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Conquering Polio

Fifty years ago, a scientific panel declared Jonas Salk's polio vaccine a smashing success. A new book takes readers behind the headlines

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The reporters were the first to arrive. Streaming inside, they were steered to their third-floor holding room. Dignitaries and guests arrived at the building shortly after the reporters did. Among the last to appear, in the custody of a University of Michigan public relations escort, were Donna Salk, Jonas’ wife; Peter, Darrell and Jonathan, their three young sons, who recall the day clearly; and Jonas’ younger brother, Lee.

With the audience in place, most eyes turned toward the stage, where an empty dais and a large lectern draped with a blue-and-gold University of Michigan banner waited. After a moment, there was a shifting in the wings, and two lines of business-suited scientists, Salk among them, walked awkwardly onto the stage and took their seats with a scraping of chairs. Alarge bank of bright lights flared to life in the back of the hall as 16 television and newsreel cameras began to roll. At precisely five minutes after 10:00, Hart Van Riper, the medical director of the NFIP, rose from his seat on the far left side of the dais and stepped to the lectern.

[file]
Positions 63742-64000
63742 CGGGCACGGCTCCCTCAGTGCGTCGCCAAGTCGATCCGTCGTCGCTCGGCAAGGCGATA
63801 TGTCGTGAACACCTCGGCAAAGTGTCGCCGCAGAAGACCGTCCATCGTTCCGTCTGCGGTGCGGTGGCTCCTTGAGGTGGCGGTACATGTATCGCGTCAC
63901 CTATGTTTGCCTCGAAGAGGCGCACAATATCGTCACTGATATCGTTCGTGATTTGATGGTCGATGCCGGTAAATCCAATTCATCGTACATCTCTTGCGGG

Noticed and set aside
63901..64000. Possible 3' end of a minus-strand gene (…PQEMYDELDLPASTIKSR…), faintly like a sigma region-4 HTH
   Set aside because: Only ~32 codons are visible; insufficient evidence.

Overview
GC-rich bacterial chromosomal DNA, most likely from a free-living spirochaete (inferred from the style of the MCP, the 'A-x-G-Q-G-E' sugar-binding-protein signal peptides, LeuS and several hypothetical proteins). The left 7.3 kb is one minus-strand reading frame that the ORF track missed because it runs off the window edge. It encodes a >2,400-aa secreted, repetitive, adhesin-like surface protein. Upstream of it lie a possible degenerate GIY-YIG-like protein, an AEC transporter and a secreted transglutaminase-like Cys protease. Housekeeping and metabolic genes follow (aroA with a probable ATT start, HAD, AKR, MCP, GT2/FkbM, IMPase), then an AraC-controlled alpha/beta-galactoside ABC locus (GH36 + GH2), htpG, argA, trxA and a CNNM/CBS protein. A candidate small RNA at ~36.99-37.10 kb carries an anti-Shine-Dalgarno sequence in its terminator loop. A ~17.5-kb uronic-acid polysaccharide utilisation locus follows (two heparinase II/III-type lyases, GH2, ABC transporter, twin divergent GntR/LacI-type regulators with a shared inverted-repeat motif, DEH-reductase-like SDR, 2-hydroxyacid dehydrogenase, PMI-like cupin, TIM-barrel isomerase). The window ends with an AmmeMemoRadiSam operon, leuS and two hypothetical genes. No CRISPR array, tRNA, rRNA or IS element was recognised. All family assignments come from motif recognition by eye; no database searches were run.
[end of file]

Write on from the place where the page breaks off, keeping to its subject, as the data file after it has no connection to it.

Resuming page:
“In a letter to Mary Gladstone,” he began, “Lord Acton wrote: ‘The great object in trying to understand history is to get behind men and grasp ideas.’ ”

In her seat in the middle of the auditorium, Donna Salk noticed her sons already beginning to squirm. Jonathan, not yet 5 years old, was the worst.

“Lee,” she whispered, leaning over the boys to her brother-in-law. “Would you. . . ?” She gestured to Jonathan.

Lee nodded, lifted Jonathan from his seat and carried him quietly up the aisle and out of the room.

Once Van Riper completed his remarks, Harlan Hatcher, the university’s president, rose and took the microphone. “Before we proceed,” he said, “I’d just like to ask the platform party,” he gestured broadly at Salk and the others, “to move off the stage and occupy the first two rows of the lecture hall. This is to spare you the lights and make it possible to see the charts in the talks to come.”

The men on the dais looked at one another and did as they were told, standing and moving to either side of the stage, where they lined up to descend the two short staircases leading down to the audience. Only Francis remained.

“Now,” said Hatcher, “I have the pleasure of presenting Dr. Thomas Francis Jr., director of the PoliomyelitisVaccineEvaluationCenter of the University of Michigan.”

Francis wore a black suit, his mustache was neatly trimmed, his glasses glinted. He positioned himself behind the lectern. For Salk, low in his front-row seat in the auditorium, Francis was not easy to see. Francis shuffled the thick sheaf of papers he carried and settled himself. At 10:20, he began to speak.

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